Polynomix

Polynomix

Three-Card Trick: Kim is new World Bank President

No contest: Jim Yong Kim’s appointment surprises no one. dartmouth.edu

You know the old three-card trick: pick a card. Any card. But, inevitably, it’s the card the magician wants you to choose.

Jim Yong Kim, now the newly-annointed World Bank president, was the only possible choice in a stacked deck of only three cards. And the other two candidates were jokers.

Why? Because Kim’s appointment was a lay-down misère the minute Barack Obama paraded the anti-HIV campaigner on the White House Lawn and declared he was the US candidate for the Bank job.

Kim was always going to win the majority of votes from the Bank’s 25 Directors, despite serious competition from Nigerian finance minister Ngozi Iweala, 57, who has had a 25-year career at the World Bank.

Another candidate, Colombia’s former finance minister Jose Antonio Ocampo, formally withdrew his bid for the job last Friday. But in a parting shot at the US, EU, Japan and Russia, Ocampo backed Ngozi Iweala, labelling the selection process “a political exercise.”

No support: Columbia’s Jose Antonio Ocampo. un.org

Fleetingly, Iweala made the World Bank presidency a genuine – if illusory – contest, as she campaigned publicly and vocally for the position.

In her interview, Iweala canvassed World Bank challenges, listing 11 major issue areas in the developing world including job creation, infrastructure building and education, health and gender issues.

In the last few hours before the decision was announced, Iweala appeared to have accepted defeat. However, she declared her campaign for transparency a success.

Despite the World Bank selection panel’s claim that this would be a “merit-based” selection process, early news reports suggest US representatives at the Bank did not allow the merit discussion to proceed following the candidate interviews.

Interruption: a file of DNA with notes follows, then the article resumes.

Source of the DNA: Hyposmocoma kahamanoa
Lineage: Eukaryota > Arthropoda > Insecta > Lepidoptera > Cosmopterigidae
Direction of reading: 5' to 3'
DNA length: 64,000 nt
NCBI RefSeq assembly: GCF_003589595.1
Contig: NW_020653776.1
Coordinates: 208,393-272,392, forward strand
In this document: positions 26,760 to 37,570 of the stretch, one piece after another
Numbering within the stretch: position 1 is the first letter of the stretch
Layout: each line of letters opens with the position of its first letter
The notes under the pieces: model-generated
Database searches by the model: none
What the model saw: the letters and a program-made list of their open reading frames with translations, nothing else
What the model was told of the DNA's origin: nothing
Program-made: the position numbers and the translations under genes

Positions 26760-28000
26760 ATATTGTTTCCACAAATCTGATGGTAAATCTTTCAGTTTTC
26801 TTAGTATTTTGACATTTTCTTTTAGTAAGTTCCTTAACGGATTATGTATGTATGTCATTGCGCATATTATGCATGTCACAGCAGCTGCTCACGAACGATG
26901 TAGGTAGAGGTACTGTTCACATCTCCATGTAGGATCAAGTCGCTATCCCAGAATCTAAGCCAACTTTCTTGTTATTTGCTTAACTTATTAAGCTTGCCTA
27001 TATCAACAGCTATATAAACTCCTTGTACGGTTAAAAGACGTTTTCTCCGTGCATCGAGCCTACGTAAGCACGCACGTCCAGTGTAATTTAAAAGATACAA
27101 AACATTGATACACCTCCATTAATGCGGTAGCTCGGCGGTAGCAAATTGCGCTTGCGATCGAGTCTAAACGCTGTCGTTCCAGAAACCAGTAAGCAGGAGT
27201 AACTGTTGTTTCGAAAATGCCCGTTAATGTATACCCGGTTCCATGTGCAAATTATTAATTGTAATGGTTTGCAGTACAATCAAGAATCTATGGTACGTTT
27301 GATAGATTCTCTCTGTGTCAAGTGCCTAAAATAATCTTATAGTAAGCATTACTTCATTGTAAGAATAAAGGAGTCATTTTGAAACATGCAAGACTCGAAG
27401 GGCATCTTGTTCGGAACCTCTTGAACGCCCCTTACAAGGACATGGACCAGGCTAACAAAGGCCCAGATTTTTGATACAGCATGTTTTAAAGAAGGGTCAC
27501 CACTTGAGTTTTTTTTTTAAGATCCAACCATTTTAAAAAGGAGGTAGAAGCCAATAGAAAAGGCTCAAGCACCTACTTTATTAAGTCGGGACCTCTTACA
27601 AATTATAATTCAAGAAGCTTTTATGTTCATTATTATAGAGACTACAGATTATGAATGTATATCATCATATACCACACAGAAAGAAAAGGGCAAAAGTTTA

No chance: Nigeria’s Ngozi Okonjo-Iweala worldbank.org

Nigerian news site, The Nation, reports that outgoing Bank President Robert Zoellick disclosed that “the next election will be merit-based but not this one.”

The Nation’s other claim – that Washington secured the EU’s support with the US backing Christine Lagarde’s elevation to the position of Managing Director of the IMF in 2011 – certainly rings true.

Clearly, as the IMF job has been a European appointment since 1944, neither the US nor the EU want to create a precedent where the world’s international financial organizations are run by outsiders. Traditionally, of the major international organizations, only the UN Secretary-General’s post is relatively open. It is usually awarded to a national of a non-aligned or neutral country. But there are exceptions, such as current UN Secretary General, Ban Ki Moon (South Korea).

Nevertheless, Washington has a history of getting rid of chiefs of international organizations who don’t do its bidding. Bill Clinton canned Boutros-Boutros Ghali (Egypt), favouring his preferred Manchurian candidate, Kofi Annan (Ghana).

At least if you campaign for the Director-Generalship of the World Trade Organization (WTO), you may stand half a chance of success. Of course, you’re forced to log about half a trillion frequent flier miles drumming up support from Trinidad and Tobago to Tonga. But this will all be pointless unless Washington supports your candidacy.

And, in the rare event that, say, Washington, Tokyo and Brussels disagree, then a compromise candidate can be found that they’re mutually disappointed with: how about Dominique Strauss-Kahn’s appointment to the IMF, for instance? Nobody was happy to see DSK coming. Or going.

Being Dominique Strauss-Kahn: Well. Someone’s got to be. wikipedia commons

Mind you, few can match the mind-boggling machinations that saw Gaddfi’s Libya elected by African countries to head up the UN’s Human Rights Commission in 2003. In second place is – yes, you guessed it – Libya’s election to the HR Commission’s successor body, the UN Human Rights Council in 2010. By early 2011, Libya was belatedly expelled from the Council. Gaddafi was expelled from his bunker a few months later.

The controversy surrounding this World Bank selection process will be rapidly forgotten by the global media. But the whole merry-go-round will start up again in 5 years’ time when a new Bank president will be appointed.

Who will that be? Well, if Dominique Strauss-Kahn’s still looking for gainful employment in 2017…

(You can take that to the Bank).